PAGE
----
Role of Women in Ancient Greece and Egypt

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The Role of Women in Ancient Greece and Egypt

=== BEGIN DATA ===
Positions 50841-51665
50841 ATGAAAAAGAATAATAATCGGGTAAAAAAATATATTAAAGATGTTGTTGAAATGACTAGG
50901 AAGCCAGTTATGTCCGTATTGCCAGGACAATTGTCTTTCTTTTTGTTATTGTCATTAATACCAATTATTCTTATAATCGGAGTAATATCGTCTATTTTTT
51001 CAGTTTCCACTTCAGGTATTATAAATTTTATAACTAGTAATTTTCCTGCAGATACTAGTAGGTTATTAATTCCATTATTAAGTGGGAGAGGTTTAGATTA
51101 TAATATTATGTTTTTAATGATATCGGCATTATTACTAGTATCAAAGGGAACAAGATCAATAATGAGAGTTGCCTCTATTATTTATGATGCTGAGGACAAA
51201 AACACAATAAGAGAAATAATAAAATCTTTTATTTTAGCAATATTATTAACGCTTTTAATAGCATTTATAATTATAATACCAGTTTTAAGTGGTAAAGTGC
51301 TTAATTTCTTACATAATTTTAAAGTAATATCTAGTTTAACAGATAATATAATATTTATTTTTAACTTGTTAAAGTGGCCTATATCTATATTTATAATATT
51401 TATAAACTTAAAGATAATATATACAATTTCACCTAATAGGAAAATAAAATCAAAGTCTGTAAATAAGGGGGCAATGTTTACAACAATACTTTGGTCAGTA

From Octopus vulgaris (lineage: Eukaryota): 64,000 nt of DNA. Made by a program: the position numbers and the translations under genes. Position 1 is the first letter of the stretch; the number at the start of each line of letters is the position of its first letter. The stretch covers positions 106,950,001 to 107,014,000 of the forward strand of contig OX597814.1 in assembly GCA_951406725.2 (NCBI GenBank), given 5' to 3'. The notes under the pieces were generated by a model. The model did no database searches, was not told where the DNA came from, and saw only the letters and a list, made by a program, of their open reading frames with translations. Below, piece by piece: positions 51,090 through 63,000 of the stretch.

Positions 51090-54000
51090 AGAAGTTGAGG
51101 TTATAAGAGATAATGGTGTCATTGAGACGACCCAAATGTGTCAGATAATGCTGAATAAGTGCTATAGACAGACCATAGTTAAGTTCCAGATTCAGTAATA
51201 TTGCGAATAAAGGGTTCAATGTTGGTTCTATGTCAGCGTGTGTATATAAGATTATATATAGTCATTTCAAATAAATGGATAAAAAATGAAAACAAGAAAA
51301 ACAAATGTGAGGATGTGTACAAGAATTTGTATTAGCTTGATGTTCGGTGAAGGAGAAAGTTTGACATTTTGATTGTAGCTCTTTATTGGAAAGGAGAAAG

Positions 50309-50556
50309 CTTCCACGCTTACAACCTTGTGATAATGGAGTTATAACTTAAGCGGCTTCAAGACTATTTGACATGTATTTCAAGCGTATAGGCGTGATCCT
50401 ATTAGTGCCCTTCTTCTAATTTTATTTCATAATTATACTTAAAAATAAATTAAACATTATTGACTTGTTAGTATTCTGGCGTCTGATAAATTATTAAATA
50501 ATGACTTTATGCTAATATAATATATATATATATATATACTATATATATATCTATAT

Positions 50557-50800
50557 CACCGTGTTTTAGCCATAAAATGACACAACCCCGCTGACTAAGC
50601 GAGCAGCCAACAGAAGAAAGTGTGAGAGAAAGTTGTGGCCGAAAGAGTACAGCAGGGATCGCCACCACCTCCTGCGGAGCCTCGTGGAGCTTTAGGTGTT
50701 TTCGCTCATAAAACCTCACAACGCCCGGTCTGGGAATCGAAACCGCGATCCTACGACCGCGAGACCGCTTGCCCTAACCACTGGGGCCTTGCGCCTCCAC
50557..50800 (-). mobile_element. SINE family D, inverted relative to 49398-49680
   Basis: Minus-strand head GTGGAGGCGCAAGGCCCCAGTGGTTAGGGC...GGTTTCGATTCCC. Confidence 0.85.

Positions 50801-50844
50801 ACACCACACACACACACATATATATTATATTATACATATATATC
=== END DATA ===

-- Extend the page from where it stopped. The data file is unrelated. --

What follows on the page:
Throughout history, most societies held women in an inferior status compared to that of men. This was often justified as being the natural result of biological differences between the sexes. In many societies, for example, people believed women to be more emotional and less decisive than men. Women were also viewed to be less intelligent and less creative by nature. However, research shows that women and men have the same range of emotional, intellectual, and creative characteristics. Many sociologists and anthropologists maintain that various cultures taught girls to behave according to negative stereotypes (images) of femininity, thus keeping alive the idea that women are naturally inferior. In ancient Rome, as in Athens, women's primary role was to manage household affairs. Women could not hold public office. Men dominated as head of the household. But the Romans developed a system of government based on the authority and leadership of a noble class that included not only statesmen and military leaders, but also the matrons (married women) of leading Roman families. For example, the Roman matron Cornelia, who lived during the 100's B.C., achieved fame and respect for her managerial skill, patriotism, and good works. In time, such upper-class women gained greater control over their property and over marriage decisions. However, even these women could not vote or hold public office. The lives of most women were centered around their households. For example, in the Greek city-state of Athens from about 500 to 300 B.C., women raised children and managed the spinning, weaving, and cooking in the household. Wealthy women supervised slaves in these tasks, but they also did some of the work themselves. Respectable Athenian women seldom left their homes. Only men could purchase goods or engage in soldiering, lawmaking, and public speaking. The societies of ancient Egypt and of the Greek city-state of Sparta provided a rare contrast. Both Egyptian and Spartan women could own property and engage in business. In Egypt, women were definitely not looked upon being equal with men in Egyptian society. The lives of most women were centered on their households. However, they had more rights than women in other ancient civilizations. For example, in the Greek city-state of Athens from about 500 to 300 B.C., women raised children and managed the spinning, weaving, and cooking in the household. Wealthy women supervised slaves in these tasks, but they also did some of the work themselves. Respectable Athenian women seldom left their homes. Only men could purchase goods or engage in soldiering, lawmaking, and public speaking. The societies of ancient Egypt and of the Greek city-state of Sparta provided a rare contrast. Both Egyptian and Spartan women could own property and engage in business. According to Dr. Peter Picone, the author of "The Status of Women in Ancient Egyptian" states "the Egyptian women seem to have enjoyed the same legal and economic rights as the Egyptian man". Also he states that legal rights were on a class boundary more than a gender boundary. The Women of Sparta on the other hand were quite different from the women of their neighbor, Athens. As you well know, the women of Sparta were bold, freer, and well educated. Also with the Sparta women, everything depended up money, which would determine your rank in society. While some of the Spartan citizens have quite small properties, others have very large ones; hence the land has passed into the hands of a few. And this is due also to faulty laws; for, although the legislator rightly holds up to shame the sale or purchase of an inheritance, he allows anybody who likes to give or bequeath it. Yet both practices lead to the same result. And nearly women held two-fifths of the whole countries; this is owing to the number of heiresses and to the large dowries that are customary. The Women of Sparta on the other hand were quite...
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